To run rector with our current configuration, we execute the process command.

$ ./vendor/bin/rector process src/extensions --dry-run

 60/60 [▓▓▓▓▓▓▓▓▓▓▓▓▓▓▓▓▓▓▓▓▓▓▓▓▓▓▓▓] 100%

1 file with changes
===================

1) src/extensions/my_ext/Classes/DataProcessing/CategoriesProcessor.php

    ---------- begin diff ----------
--- Original
+++ New
@@ @@

 namespace Vendor\MyExt\DataProcessing;

+use TYPO3\CMS\Core\Database\ConnectionPool;
 /*
  * This file is part of TYPO3 CMS-based project my-project
  *
@@ @@

     private function getQueryBuilder(): QueryBuilder
     {
-        $connectionPool = GeneralUtility::makeInstance(\TYPO3\CMS\Core\Database\ConnectionPool::class);
+        $connectionPool = GeneralUtility::makeInstance(ConnectionPool::class);
         return $connectionPool->getQueryBuilderForTable('sys_category');
     }
    ----------- end diff -----------

 [OK] Rector is done! 1 file would have changed (dry-run).

In this example, we apply the configured options and rule sets to everything under the path src/extensions.

With --dry-run we prevent rector from actually changing any files. Instead, we get a command line output of how many files would be affected by the current set of rules and what the git diffs of the changes would look like. If we apply a new set of rectors for the first time, it might be a good idea to do it as a dry run. The dry run could also be integrated in a code analyzing CI pipeline to assure that new or changed code does no introduce anything that rector would migrate.

As this example only imports a namespace, it is a) pretty boring and b) not TYPO3 specific.

Let's look at an actually TYPO3 rector:

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TYPO3 Example

As mentioned above, there are many many great TYPO3 rectors. We will pick one of them and demonstrate its power: the MoveRenderArgumentsToInitializeArgumentsMethodRector. Before we discover that the rector does what its name suggests, this seems like a good opportunity to quickly see how we can execute one single rule with rector.

To achieve this we remove or empty the Option::SETS section and register a single rule instead:

// rector.php

// get services (needed for register a single rule)
$services = $containerConfigurator->services();

// register a single rule
$services->set(MoveRenderArgumentsToInitializeArgumentsMethodRector::class);

With this configuration we can move on to our example.

Imagine this (very questionable) ViewHelper:

namespace DanielGoerz\Basis\ViewHelpers;

use TYPO3Fluid\Fluid\Core\ViewHelper\AbstractViewHelper;

class LegacyViewHelper extends AbstractViewHelper
{
    public function render($parameter, int $number = 5, string $string = 'default')
    {
        return 'Number: ' . $number
            . '. String: ' . $string
            . '. 3rd parameter: ' . ($parameter ?? 'not set');
    }
}

If you did not already get it: we do not care for what the ViewHelper does but rather it's arguments. Having the arguments of ViewHelpers registered as arguments of the render() method, has been deprecated with TYPO3 9.0 (Deprecation RST).

The MoveRenderArgumentsToInitializeArgumentsMethodRector migrates this structure to the correct way of registering ViewHelper arguments: the initializeArguments() method.

If we run rector now we will get the following output:

./vendor/bin/rector process src/extensions

 64/64 [▓▓▓▓▓▓▓▓▓▓▓▓▓▓▓▓▓▓▓▓▓▓▓▓▓▓▓▓] 100%

1 file with changes
===================

1) src/extensions/basis/Classes/ViewHelpers/LegacyViewHelper.php

    ---------- begin diff ----------
--- Original
+++ New
@@ @@

 class LegacyViewHelper extends AbstractViewHelper
 {
-    public function render($parameter, int $number = 5, string $string = 'default')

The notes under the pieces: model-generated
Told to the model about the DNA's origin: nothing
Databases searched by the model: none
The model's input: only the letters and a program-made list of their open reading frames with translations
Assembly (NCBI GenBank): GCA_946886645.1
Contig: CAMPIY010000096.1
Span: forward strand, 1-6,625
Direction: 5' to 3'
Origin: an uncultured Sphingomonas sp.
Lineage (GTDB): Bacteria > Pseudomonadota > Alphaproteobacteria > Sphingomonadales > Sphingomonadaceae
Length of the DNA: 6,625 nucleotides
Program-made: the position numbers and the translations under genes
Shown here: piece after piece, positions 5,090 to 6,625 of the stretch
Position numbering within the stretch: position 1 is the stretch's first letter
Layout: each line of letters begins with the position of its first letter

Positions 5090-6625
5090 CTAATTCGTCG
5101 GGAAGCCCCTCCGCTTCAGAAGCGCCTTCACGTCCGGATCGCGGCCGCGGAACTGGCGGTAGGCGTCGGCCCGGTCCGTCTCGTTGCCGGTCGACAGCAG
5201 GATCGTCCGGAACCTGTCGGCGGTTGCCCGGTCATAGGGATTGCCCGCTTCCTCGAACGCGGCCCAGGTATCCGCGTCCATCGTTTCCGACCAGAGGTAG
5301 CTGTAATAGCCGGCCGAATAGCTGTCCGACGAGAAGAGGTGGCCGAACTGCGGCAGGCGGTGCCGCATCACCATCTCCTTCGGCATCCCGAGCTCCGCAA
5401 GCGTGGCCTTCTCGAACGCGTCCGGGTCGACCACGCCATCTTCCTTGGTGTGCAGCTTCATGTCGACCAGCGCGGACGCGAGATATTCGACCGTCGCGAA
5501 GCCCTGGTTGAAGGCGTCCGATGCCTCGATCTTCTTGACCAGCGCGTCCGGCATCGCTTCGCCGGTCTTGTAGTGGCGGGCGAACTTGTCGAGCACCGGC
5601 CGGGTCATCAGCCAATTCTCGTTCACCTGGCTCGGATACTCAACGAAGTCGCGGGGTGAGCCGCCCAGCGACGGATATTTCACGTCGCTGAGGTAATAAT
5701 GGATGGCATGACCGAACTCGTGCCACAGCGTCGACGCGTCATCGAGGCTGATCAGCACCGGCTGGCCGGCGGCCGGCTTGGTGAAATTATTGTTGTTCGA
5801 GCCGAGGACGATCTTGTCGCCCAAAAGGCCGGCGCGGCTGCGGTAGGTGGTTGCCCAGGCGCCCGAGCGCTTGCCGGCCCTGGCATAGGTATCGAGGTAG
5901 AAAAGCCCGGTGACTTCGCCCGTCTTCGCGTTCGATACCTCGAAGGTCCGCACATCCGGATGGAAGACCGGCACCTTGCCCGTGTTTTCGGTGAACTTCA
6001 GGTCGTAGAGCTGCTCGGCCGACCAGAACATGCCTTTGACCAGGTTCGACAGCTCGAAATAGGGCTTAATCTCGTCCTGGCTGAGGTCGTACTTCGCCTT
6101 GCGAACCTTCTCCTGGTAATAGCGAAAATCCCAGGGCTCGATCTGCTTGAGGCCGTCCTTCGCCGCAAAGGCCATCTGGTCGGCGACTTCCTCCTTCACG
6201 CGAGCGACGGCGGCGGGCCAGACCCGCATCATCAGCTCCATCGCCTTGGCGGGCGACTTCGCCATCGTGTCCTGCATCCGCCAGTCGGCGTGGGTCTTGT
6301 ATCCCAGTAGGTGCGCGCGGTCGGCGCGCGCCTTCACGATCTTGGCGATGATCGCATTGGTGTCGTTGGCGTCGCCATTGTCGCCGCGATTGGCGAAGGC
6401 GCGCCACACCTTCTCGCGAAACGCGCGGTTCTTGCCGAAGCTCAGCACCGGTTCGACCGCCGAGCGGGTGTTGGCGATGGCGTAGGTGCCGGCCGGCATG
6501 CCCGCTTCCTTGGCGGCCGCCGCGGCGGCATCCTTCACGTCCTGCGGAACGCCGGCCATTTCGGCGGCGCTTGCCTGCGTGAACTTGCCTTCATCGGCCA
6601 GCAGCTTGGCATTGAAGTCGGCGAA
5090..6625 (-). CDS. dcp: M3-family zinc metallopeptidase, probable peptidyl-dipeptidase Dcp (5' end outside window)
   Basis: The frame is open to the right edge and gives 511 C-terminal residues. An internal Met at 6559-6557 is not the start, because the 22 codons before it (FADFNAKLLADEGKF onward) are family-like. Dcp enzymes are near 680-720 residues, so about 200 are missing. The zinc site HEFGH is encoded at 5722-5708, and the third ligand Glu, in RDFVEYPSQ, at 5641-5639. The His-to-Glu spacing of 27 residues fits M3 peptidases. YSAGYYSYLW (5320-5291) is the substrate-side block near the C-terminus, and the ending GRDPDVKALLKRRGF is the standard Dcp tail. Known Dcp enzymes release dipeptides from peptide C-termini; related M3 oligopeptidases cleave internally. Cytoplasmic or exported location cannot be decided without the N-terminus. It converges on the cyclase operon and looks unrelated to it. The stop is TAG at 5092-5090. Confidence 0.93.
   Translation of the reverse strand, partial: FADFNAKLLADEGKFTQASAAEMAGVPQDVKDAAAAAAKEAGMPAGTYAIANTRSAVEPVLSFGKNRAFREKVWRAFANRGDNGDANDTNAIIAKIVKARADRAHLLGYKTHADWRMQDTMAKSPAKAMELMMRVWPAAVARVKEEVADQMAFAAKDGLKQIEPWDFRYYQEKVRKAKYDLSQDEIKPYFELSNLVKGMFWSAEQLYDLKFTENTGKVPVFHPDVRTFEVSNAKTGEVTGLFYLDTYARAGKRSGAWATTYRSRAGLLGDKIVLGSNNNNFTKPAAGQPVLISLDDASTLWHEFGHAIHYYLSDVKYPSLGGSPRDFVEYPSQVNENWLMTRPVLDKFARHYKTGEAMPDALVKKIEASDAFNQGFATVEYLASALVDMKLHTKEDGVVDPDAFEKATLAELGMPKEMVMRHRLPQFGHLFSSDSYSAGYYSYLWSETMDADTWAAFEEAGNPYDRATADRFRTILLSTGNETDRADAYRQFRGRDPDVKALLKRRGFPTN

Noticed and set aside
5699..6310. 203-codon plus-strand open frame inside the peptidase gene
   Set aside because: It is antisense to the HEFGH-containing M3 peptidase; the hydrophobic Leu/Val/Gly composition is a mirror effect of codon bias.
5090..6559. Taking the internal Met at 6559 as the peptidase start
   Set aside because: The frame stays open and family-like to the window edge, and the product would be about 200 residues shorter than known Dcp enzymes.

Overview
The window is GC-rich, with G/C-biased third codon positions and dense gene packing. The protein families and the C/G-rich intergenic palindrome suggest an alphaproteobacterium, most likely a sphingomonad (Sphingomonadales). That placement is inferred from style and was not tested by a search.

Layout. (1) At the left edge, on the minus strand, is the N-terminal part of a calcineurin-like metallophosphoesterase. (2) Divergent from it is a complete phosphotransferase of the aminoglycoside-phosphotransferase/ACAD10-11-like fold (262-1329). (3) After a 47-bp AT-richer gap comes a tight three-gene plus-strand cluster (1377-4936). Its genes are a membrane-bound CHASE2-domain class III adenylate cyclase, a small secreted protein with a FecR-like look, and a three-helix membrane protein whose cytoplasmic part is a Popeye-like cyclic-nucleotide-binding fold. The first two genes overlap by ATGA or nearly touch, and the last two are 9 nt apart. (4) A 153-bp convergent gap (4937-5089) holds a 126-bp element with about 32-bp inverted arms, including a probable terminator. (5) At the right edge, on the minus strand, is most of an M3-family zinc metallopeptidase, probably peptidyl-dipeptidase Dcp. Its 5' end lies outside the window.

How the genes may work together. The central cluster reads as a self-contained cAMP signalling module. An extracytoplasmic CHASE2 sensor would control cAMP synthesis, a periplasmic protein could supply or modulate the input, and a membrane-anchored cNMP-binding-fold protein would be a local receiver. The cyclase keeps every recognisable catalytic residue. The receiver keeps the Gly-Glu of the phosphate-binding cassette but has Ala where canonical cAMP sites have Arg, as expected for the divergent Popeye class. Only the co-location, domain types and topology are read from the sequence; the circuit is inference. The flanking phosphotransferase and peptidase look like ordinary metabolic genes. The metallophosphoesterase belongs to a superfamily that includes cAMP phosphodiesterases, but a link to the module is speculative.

+    public function render()
     {
+        $parameter = $this->arguments['parameter'];
+        $number = $this->arguments['number'];
+        $string = $this->arguments['string'];
         return 'Number: ' . $number
             . '. String: ' . $string
             . '. 3rd parameter: ' . ($parameter ?? 'not set');
+    }
+
+    public function initializeArguments(): void
+    {
+        parent::initializeArguments();
+        $this->registerArgument('parameter', 'mixed', '', true);
+        $this->registerArgument('number', 'int', '', false, 5);
+        $this->registerArgument('string', 'string', '', false, 'default');
     }
 }
    ----------- end diff -----------


Applied rules:

 * Ssch\TYPO3Rector\Rector\v9\v0\MoveRenderArgumentsToInitializeArgumentsMethodRector (https://docs.typo3.org/c/typo3/cms-core/master/en-us/Changelog/9.0/Deprecation-81213-RenderMethodArgumentOnViewHelpersDeprecated.html )

 [OK] Rector is done! 1 file has been changed.

Amazing.

Our ViewHelper looks like this now:

namespace DanielGoerz\Basis\ViewHelpers;

use TYPO3Fluid\Fluid\Core\ViewHelper\AbstractViewHelper;

class LegacyViewHelper extends AbstractViewHelper
{
    public function render()
    {
        $parameter = $this->arguments['parameter'];
        $number = $this->arguments['number'];
        $string = $this->arguments['string'];
        return 'Number: ' . $number
            . '. String: ' . $string
            . '. 3rd parameter: ' . ($parameter ?? 'not set');
    }

    public function initializeArguments(): void
    {
        parent::initializeArguments();
        $this->registerArgument('parameter', 'mixed', '', true);
        $this->registerArgument('number', 'int', '', false, 5);
        $this->registerArgument('string', 'string', '', false, 'default');
    }
}

We see the type hinted arguments $number and $string have been migrated accordingly. $parameter could only be identified as mixed type. The default values are correctly set as are the flags for required arguments.

Now imagine having dozens and dozens of ViewHelpers migrated with one single command. And this is only one rule of many. It is easy to see how your upgrade can benefit from typo3-rector.

There are rectors for migrations regarding doctrine, extbase annotations, dependency injection, TCA syntax changes, removed or deprecated TYPO3 API and so much more. We cant possibly list everything here. It might be worth just trying it out and apply ruleset for ruleset to your project to see what changes rector suggests to your current code base.

For an even more detailed introduction please refer to the video recording of Sebastians Session at the TYPO3 Camp Rhein Ruhr 2019:

 

This concludes the article as we now know how to install, configure and use rector with TYPO3. If you use typo3-rector in your projects please consider contributing back by providing additional rectors or bugfixes as pull requests to Sebastians repository, so that we as a community can make rector an essential tool for TYPO3 upgrades and extension code migration.

Thanks again for reading and kudos to Sebastian (again).

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Further Information